For a relief prospect, Mark Ecker is one of those rare few who doesn’t feel like a wild card. As he enters his age-23 season, the Texas A&M product is a well-rounded pitcher with good control of his full repertoire. After making a successful transition to the Double-A level in 2017, Ecker requires only a little fine tuning to be major league ready.
Ecker rose up draft boards after sophomore and junior seasons as a dominant closer for the Aggies. The Detroit Tigers selected him in the fifth round of the 2016 draft. As an advanced college reliever, he was expected to move quickly through the farm system, and he has. The Tigers started Ecker at Connecticut after signing him, and quickly moved him up to join the West Michigan Whitecaps. He was good as advertised, having no trouble at all with Single-A competition.
In 2017, Ecker tossed 61 2⁄3 innings between Advanced-A Lakeland and Double-A Erie. He punched out 81 hitters to just 25 walks, with a 3.06 ERA overall. Ecker allowed runs in only two of his 15 appearances with the SeaWolves, including several multi-inning outings. He wrapped up an excellent first full season with 5 1⁄3 shutout innings in the Arizona Fall League.
While Ecker does possess a good fastball, he’s that rare Tigers relief prospect who doesn’t lean too heavily on the heater. What stands out most about Ecker is his command of three pitches. He packs a changeup generally regarded as a plus pitch, and a slider that will flash plus as well, though it’s not as consistently strong as the changeup.
At his best, Ecker is able to spot his fastball to any part of the strike zone. He’s also capable of rearing back and blowing hitters away up in the zone, and his changeup has the depth to play off it well. TigsTown loved the fastball-changeup combination last spring.
He owns a high-octane fastball and pairs it with above-average changeup that sits in the mid-80s and features splitter action.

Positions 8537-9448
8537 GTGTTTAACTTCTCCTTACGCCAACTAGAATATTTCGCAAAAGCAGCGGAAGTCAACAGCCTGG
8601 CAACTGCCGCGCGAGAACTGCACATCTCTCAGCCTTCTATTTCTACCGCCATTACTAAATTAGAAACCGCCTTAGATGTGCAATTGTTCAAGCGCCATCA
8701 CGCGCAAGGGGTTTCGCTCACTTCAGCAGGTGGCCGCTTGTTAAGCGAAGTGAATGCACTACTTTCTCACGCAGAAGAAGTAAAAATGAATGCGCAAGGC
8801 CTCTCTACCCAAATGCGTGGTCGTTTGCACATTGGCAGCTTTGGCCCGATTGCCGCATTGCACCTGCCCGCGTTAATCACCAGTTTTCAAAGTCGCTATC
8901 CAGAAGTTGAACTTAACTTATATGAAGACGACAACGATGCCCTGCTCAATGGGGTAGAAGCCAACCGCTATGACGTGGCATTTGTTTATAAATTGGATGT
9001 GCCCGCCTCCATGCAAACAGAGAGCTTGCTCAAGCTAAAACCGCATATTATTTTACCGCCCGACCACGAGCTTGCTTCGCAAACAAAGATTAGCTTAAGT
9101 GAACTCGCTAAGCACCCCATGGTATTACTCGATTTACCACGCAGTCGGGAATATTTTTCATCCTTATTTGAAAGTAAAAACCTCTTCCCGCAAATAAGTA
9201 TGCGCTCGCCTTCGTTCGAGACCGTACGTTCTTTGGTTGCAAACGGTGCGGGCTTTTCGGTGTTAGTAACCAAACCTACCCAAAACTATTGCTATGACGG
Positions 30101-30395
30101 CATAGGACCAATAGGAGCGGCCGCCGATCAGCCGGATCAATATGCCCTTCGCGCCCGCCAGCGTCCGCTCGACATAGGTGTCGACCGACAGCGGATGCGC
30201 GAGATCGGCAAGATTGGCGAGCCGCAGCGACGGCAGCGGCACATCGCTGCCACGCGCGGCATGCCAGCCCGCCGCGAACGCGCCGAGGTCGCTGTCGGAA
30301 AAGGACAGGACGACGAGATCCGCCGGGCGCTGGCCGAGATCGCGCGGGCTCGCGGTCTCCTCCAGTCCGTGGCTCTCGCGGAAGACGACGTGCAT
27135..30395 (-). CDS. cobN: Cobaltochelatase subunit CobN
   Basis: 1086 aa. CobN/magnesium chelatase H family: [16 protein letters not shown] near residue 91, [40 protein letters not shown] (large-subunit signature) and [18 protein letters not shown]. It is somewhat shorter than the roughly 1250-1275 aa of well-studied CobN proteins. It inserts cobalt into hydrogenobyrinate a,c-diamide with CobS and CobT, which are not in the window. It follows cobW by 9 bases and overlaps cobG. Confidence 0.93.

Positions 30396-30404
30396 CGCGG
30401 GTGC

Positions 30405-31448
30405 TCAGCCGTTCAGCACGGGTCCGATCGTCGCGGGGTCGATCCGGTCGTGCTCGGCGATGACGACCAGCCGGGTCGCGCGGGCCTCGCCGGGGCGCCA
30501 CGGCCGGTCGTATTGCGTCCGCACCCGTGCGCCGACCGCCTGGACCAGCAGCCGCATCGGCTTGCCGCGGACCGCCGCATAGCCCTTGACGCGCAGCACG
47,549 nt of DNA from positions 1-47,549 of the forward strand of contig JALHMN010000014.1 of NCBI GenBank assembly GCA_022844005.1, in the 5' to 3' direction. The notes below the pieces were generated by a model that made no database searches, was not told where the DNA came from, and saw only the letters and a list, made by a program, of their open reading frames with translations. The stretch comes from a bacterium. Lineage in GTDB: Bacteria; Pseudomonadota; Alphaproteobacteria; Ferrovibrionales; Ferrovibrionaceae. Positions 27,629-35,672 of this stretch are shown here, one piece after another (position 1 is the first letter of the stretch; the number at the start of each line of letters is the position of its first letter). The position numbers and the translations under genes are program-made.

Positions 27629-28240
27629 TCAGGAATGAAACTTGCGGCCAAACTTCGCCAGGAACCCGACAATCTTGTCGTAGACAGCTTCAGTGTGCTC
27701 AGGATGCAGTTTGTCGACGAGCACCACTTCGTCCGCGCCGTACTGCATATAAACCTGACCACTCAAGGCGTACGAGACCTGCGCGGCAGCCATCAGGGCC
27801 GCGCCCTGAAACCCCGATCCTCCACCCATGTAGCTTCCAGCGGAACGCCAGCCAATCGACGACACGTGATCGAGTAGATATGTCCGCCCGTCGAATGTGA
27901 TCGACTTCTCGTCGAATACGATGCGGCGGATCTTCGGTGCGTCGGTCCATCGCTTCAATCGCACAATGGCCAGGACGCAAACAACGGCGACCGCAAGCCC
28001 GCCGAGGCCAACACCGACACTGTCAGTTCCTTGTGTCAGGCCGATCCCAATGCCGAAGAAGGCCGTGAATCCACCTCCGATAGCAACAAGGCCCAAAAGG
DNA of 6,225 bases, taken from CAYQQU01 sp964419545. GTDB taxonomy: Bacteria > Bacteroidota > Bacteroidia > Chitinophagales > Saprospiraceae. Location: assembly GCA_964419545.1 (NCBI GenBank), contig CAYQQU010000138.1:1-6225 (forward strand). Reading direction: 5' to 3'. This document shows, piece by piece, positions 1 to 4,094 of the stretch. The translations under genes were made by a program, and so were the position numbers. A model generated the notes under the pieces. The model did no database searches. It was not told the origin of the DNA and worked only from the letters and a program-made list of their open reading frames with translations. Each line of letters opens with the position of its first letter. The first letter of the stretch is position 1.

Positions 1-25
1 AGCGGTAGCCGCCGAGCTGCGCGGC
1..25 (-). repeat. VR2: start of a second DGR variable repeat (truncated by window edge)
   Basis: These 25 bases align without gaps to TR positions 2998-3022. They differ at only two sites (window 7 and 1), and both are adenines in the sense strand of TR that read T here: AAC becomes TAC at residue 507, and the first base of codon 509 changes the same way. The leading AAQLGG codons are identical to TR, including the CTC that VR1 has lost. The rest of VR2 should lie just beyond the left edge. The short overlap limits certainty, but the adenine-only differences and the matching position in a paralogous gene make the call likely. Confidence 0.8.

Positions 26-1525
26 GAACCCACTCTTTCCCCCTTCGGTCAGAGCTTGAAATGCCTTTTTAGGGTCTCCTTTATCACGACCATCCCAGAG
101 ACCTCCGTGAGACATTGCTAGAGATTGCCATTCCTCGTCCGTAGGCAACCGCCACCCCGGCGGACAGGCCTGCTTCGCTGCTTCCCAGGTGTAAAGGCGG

Ecker used to throw more of a hybrid breaking ball, as well as true slider. But, as Ecker told BYB in an interview last year, he improved the command on his slider during the 2016-2017 offseason, and stuck with it as his breaking ball this past season. He also took another weapon into the 2017 campaign, a sinker taught to him by Indians pitcher Boone Logan.
“That’s actually where I learned my sinker pitch. It was from Boone Logan. We were just throwing one day out out the field and he said with my arm slot that if I changed up my two-seam grip a little bit, it would be a sinker for me and it worked out really good.”
Ecker is already adept at mixing speeds and location to keep hitters off balance. While he has tended to allow more fly balls than grounders, a good portion of those fly balls are pop-ups. He disguises the changeup well with good arm speed. At the A-ball levels especially, hitters haven’t been able to deal with it. He can also put them away with the breaking ball when ahead in the count. Ecker struck out almost 12 batters per nine innings with Lakeland, and still managed a respectable nine per nine with Erie.
Ecker is at a point where refinement of his command is the final step. He doesn’t have any glaring weaknesses. His walks rates did spike a bit in 2017 as he faced a more schooled class of hitter. Otherwise he is pretty close to being a reasonably polished final product, and that’s a bit of a double-edged sword.
On the one hand, there really isn’t much projection left for Ecker’s stuff. He doesn’t profile as a flame-throwing late innings reliever. On the other, he already has solid command of a starter’s set of pitches and probably wouldn’t require much improvement to pitch in a middle relief role in the major leagues. There was even a time when some scouts thought a future role as a starter might be possible for Ecker, but the Tigers never really entertained the possibility, with good reason.
Ecker didn’t start games in college, and, at 6’0 and listed at 180 pounds, doesn’t really have the frame for it. So don’t expect him to consistently sit in the high-90s. He is going to work in the mid-90s for the most part out of the bullpen.
Because of his modest frame by big league pitching standards, Ecker doesn’t get great downward plane on the fastball, or especially good movement. Hitters more experienced with a good changeup may be able to exploit the fastball a little more if Ecker’s command isn’t sharp. It’s a good pair of fastballs, but not a dominant one. As long as Ecker has the changeup to pair with them, and good location, that’s a tough mix for hitters to deal with.
Projected Team: Double-A Erie SeaWolves
The last hurdle for Ecker now is to trim the walks back down, challenge hitters at the Double-A level, and take his chances. It should be very interesting to see how his stuff plays at the upper levels this season. A little more refinement and consistency in his command will get him to Detroit eventually. This season should give us a better grasp of what to expect whenever he arrives. The Tigers have an awful lot of arms between Ecker and his first crack at the majors at the moment. But that will no doubt change as the season progresses. If Ecker settles in with the SeaWolves and continues to excel, he’ll be in line for his first cup of coffee this season.